I think his point was that whether you celebrate Easter in the Russian-Orthodox church (using the old Julian calendar) or in christian churches in the west (using the Gregorian calendar), Easter is all about love.

I went back and forth on the interpretation, so I won't insist on it. However, I'll make the case.

Easter is a religious holiday. Mostly a Christian celebration of the resurrection of their famed titular character, JC (Not Leyendecker). Thus a reminder of the 'eternal life' afforded to all believers in the religion. This coincides with springtime, which is a rebirth of nature. And relates to Eggs for the same reason. Within the celebration time frame, families get together, and people may give gifts of decorated eggs.

Obviously here, the only aspect of Easter that is referenced is the mutual gifting of eggs. And in the particular scenario, we have a state of reflexive mutual giving/sharing. The sweet 'joke' of the strip is that the gift you give reflexively might very well be, or is, a gift you give to yourself. And that'll work as a symbolic stand-in for a host of religions and philosophies.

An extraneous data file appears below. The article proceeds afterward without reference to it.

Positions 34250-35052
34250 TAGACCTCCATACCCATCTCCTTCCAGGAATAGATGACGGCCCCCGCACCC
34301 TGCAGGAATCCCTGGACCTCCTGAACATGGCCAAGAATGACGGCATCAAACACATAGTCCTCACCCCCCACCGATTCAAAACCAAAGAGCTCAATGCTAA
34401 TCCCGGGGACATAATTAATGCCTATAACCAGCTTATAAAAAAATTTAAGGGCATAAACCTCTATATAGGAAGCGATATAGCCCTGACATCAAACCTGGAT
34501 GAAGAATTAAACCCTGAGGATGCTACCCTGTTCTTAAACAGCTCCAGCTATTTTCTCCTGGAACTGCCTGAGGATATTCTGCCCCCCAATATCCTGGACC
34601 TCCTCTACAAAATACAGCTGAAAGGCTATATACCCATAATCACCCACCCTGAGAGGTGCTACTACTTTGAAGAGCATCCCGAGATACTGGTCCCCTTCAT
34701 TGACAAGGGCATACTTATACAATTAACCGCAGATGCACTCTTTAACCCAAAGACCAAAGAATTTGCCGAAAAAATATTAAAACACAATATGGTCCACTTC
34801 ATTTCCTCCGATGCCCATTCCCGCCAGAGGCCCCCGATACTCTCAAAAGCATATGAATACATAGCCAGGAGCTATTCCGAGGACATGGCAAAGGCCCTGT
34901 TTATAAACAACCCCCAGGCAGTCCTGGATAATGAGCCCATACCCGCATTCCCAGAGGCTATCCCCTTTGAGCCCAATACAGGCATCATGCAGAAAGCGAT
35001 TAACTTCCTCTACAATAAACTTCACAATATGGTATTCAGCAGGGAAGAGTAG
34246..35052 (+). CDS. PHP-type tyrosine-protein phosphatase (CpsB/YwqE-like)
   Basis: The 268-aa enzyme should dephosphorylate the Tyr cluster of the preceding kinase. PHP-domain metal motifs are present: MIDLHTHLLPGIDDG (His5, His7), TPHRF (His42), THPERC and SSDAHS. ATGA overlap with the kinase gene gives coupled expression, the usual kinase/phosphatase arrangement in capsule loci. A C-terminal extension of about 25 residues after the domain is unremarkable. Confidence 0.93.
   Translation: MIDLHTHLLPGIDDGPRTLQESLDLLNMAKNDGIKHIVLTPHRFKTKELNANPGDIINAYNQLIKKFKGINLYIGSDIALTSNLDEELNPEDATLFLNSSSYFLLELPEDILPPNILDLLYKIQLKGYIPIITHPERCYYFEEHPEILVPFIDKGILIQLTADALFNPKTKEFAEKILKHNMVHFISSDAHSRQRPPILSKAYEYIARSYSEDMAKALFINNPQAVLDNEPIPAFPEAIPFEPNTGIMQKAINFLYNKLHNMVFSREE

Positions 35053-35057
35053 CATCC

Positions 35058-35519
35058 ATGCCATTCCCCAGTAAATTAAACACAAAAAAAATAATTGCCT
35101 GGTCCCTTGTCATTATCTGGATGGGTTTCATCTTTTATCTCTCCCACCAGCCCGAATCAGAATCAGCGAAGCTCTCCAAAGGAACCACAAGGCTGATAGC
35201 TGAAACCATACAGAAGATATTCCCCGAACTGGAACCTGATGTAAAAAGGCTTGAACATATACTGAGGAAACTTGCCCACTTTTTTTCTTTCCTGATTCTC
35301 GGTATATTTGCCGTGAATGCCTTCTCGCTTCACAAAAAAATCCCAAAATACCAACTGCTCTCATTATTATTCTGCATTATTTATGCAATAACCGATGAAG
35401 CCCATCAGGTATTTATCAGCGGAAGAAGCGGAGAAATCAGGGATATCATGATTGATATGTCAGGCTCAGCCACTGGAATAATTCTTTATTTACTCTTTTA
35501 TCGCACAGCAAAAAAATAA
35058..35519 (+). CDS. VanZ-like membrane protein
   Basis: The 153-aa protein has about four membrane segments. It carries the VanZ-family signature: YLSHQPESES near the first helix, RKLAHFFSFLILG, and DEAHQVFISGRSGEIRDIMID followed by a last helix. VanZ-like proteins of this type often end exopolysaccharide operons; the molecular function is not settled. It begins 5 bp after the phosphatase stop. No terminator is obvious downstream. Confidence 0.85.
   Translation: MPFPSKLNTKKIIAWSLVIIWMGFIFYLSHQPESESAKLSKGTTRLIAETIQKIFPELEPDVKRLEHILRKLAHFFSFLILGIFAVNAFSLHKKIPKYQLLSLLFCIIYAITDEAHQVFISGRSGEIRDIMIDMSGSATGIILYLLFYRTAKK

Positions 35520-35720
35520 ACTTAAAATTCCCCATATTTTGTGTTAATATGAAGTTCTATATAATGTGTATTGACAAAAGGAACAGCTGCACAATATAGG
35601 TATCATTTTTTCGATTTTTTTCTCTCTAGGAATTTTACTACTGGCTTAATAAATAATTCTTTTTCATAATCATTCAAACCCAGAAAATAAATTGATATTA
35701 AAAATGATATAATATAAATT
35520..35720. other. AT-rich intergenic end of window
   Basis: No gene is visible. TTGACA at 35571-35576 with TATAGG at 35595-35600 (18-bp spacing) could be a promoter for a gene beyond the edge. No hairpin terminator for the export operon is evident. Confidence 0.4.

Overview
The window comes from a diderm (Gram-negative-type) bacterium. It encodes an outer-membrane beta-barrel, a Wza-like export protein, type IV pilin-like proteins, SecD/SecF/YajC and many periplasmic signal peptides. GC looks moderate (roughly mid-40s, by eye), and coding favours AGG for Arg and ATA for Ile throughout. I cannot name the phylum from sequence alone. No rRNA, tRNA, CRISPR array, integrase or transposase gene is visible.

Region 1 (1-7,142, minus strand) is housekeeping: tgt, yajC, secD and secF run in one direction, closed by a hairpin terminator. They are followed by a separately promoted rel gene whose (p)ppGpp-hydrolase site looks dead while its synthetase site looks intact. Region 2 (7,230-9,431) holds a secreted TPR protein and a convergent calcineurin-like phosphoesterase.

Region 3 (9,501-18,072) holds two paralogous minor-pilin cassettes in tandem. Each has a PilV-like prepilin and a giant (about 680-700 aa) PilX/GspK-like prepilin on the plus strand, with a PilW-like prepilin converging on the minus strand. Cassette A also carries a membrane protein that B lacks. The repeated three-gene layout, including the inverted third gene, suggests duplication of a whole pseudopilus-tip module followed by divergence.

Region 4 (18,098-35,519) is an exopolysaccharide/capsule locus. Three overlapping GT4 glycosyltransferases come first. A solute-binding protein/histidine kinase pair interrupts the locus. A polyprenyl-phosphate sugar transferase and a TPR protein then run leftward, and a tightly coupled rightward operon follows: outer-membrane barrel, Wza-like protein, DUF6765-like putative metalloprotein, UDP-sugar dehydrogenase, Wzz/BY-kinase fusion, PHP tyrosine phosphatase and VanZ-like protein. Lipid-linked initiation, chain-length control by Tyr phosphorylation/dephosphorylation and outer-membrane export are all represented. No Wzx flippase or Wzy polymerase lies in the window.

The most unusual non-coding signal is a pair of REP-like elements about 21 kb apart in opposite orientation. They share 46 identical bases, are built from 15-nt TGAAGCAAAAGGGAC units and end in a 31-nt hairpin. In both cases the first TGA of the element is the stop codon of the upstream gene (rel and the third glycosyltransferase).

However, the antagonist introduced as contrary to the spirit of this idea is a specifically anti-communist character. This introduces a political element into the Meta realm, which, like any paradigm-shifting presence, colors how that realm is to be interpreted. At least under ordinary aesthetic circumstances.

Since many naive people think of Communism, even to this day, as simply a benign paradigm of reflexive sharing (“From each according to his ability, to each according to his needs.”) - only resisted by the miserable and selfish - the ouroboros of generosity narrated by the strip, as well as its antagonist, is a match. The parable fits.

Under your interpretation, this fit would be a mere coincidence.